PAPER: 07-37                                             8:50AM
Designing Constructed Wetlands for Mitigating Risks
from Flue Gas Desulfurization Wastewater
Cynthia Murray-Gulde; F. Douglas Mooney, ENTRIX,	 Inc.	
Atlanta,	GA; and George M. Huddleston III; John H. Rogers,
Jr.; Derek Eggert;	Clemson	University,	Dept.	of	Forestry	&	Natural	
Resources,	Clemson,	SC
Site-specific	constructed	wetland	treatment	systems	have	been	
designed	and	constructed	to	target	removal	of	Se	and	Hg	from	
FGD	wastewater.	The	full-scale	systems	consist	of	an	upstream	
equalization	basin	followed	by	three	parallel	surface-flow	wet-
land	treatment	trains.		Achieved	start-up	performance	was	ap-
proximately	57%	for	Se	and	94	%	for	Hg.
 9:15am Discusser: Robert R. Wylie, Duke	Energy,	Charlotte,	NC
 9:25 Closure & Floor Discussion
 9:40am Coffee Break, Ballroom Foyer




24	    The	68th	Annual	International	Water	Conference®
      TUESdAy TEChNiCAL SESSiONS

 PAPER: 07-39                                             9:50AM
Evaporation of Purge Water from Wet FGD Scrubbers
Mark C. Nicholson; P    .E.,	HPD,	LLC,	Plainfield,	IL
In	the	wet	limestone	FGD	process,	a	purge	stream	is	generally	
required	to	control	the	chloride	concentration	in	the	scrubber.	       	
This	purge	stream	is	typically	acidic,	highly	saline,	and	contains	
variable	amounts	of	suspended	solids,	metals,	chloride,	fluoride,	
organic	compounds	and	other	pollutants.		Most	commonly,	the	
purge	 stream	 is	 treated	 using	 physical	 and	 chemical	 methods	
involving	 precipitation	 and	 settlement	 and	 discharged.	 	 	 Such	
treatment	 methods	 can	 reduce	 the	 suspended	 solids,	 acidity,	
and	 metals,	 but	 do	 not	 reduce	 the	 chloride	 or	 total	 dissolved	
solids.		As	discharge	limits	become	more	stringent,	conventional	
treatment	methods	may	not	be	able	to	reduce	concentrations	to	
the	part	per	trillion	levels	required	for	discharge	of	some	heavy	
metal	ions.		When	conventional	treatment	methods	are	unable	
to	treat	FGD	purge	streams	to	produce	an	effluent	which	meets	
the	requirements	of	the	discharge	permit,	thermal	evaporation	
of	the	purge	stream	should	be	considered.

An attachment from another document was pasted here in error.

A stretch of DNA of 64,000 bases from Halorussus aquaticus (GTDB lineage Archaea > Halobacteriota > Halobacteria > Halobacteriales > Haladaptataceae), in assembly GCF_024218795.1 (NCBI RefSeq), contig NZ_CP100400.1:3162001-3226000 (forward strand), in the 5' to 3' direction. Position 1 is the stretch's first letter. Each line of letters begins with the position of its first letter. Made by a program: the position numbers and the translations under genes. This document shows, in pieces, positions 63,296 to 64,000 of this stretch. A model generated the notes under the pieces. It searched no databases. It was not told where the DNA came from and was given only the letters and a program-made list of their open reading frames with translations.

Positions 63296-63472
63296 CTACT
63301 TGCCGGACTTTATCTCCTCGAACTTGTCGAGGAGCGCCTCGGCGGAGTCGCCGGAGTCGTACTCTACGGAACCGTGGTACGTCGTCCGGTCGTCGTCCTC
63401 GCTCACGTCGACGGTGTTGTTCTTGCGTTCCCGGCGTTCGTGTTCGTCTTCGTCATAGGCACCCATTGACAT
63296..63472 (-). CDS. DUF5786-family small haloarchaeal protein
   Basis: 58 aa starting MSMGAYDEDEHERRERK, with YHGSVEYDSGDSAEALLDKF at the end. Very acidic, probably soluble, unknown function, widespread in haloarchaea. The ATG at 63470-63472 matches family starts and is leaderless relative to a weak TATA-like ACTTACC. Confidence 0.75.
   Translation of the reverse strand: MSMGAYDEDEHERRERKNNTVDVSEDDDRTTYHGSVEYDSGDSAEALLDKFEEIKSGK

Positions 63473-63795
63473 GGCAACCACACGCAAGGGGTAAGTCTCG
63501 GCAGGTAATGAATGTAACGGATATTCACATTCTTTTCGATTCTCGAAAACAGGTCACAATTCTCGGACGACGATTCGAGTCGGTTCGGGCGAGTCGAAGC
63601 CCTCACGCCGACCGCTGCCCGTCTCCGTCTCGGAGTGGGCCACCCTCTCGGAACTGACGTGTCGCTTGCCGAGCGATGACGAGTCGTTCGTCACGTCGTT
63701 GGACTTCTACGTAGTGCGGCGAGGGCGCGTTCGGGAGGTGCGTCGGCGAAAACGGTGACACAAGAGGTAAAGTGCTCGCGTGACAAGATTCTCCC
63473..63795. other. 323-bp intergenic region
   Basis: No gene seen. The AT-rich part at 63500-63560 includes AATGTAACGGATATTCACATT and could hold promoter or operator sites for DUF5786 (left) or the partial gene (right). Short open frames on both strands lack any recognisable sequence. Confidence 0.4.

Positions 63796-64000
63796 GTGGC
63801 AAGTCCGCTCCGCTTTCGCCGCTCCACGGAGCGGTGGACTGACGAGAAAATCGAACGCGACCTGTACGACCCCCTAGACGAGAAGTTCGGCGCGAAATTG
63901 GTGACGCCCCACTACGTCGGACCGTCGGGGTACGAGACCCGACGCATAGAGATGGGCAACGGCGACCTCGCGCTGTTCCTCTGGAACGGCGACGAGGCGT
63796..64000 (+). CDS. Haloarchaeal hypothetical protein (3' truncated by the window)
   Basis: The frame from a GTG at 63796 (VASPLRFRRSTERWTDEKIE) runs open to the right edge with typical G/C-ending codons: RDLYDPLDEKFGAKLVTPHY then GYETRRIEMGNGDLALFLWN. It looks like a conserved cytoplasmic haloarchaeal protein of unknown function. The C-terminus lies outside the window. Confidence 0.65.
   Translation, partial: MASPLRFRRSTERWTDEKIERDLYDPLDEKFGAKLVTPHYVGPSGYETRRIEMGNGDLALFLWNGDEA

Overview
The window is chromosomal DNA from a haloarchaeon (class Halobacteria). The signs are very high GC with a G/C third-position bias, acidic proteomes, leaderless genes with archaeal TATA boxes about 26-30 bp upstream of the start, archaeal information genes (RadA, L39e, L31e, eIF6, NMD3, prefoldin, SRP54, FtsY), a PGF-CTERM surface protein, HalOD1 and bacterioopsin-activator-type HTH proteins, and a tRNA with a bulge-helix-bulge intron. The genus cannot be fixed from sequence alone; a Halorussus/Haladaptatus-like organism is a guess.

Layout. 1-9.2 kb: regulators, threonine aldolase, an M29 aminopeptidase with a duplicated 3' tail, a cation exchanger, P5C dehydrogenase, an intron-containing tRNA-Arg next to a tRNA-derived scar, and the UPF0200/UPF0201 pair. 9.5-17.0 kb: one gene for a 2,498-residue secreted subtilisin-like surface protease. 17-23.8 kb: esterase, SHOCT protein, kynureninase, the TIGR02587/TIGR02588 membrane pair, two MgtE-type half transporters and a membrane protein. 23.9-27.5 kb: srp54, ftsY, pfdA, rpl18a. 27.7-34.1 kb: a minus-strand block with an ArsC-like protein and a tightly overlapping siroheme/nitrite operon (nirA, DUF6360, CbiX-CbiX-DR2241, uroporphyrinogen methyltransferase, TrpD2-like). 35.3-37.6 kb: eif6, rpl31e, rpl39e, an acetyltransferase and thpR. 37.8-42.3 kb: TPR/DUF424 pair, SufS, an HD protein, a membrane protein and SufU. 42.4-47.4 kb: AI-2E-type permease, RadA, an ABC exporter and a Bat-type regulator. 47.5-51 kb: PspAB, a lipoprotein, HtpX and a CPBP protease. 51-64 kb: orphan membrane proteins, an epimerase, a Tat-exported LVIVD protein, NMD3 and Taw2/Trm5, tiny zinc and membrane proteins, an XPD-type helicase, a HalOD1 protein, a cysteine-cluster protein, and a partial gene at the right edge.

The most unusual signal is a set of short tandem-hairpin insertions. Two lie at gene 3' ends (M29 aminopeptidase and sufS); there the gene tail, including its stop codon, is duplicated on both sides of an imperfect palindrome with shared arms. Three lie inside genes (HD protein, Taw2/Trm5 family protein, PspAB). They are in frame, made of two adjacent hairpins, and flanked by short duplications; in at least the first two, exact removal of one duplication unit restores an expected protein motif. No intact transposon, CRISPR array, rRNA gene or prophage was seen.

10:15am Discusser: Michael Preston, Black	 &	 Veatch,	 Overland	
                   Park,	KS
 10:25am Closure & Floor Discussion

 PAPER: 07-40                                           10:40AM
ZLD Solutions for the Treatment of FGD Wastewater
Greg Mandigo, Aquatech	ICD,	Hartland,	WI;	and Dick Schoen,
Aquatech	ICD,	Hartland,	WI
Many	challenges	exist	in	the	treatment	of	the	wastewater	from	the	
flue	gas	desulfurization	(FGD)	process.		These	challenges	include	
high	 concentrations	 of	 calcium,	 magnesium	 and	 chloride	 ions	
as	well	as	large	fluctuations	in	the	FGD	wastewater	blowdown	
quantity	 and	 quality.	 	 Boron,	 ammonia	 and	 heavy	 metals	 are	
also	typical	impurities	that	must	be	overcome.		Different	types	of	
ZLD	processes	have	been	developed	that	offer	viable	solutions	
to	 the	 growing	 problem	 of	 FGD	 wastewater	 treatment.	 	 This	
paper	discusses	and	compares	the	chemistry	considerations	for	
several	competing	ZLD	processes	thus	allowing	for	a	better	un-
derstanding	of	the	issues	involved	and	their	impact	on	selection	
of	the	ZLD	process.
 11:05am Discusser: Patricia Scroggin, Burns	&	McDonnell,	Kansas	
                   City,	MO
 11:15am Closure & Floor Dicussion




              October	2-25,	2007	Orlando,	FL,	USA	                25
      TUESdAy TEChNiCAL SESSiONS

  AdVANCEd mEmBrANE OPErATiONS
  ANd APPLiCATiONS
  2:00 - 5:00pm                                     SALON i
Membrane	 processes	 are	 no	 longer	 new	 technology.	 	 How-
ever,	they	are	now	at	a	stage	where	new	applications	and	in-
novations	are	perfecting	and	improving	the	use	of	membrane	
technologies.		Papers	in	this	session	all	describe	improved	or	
unique	membrane	processes	and	use.
  Session Chair:      Lawrence Krzesowski; P  .E.,	GM	Worldwide	
                      Facilities	Group,	Pontiac,	MI
  IWC Representative: Wayne Bernahl, W.	Bernahl	Enterprises	
                      Ltd.,	Elmhurst,	IL
  Discussion Leader: Steven Gagnon, AVANTech,	 Inc.,	
                      Columbia,	SC

REPORT: 07-41                                            2:00PM
Commission Of A Water Treatment System In NZ
Steven R. Gagnon, AVANTech,	Inc.,	Columbia,	SC
This	report	will	review	the	lessons	learned	in	commissioning	a	
water	 treatment	 system	 consisting	 of	 a	 dual	 stage	 horizontal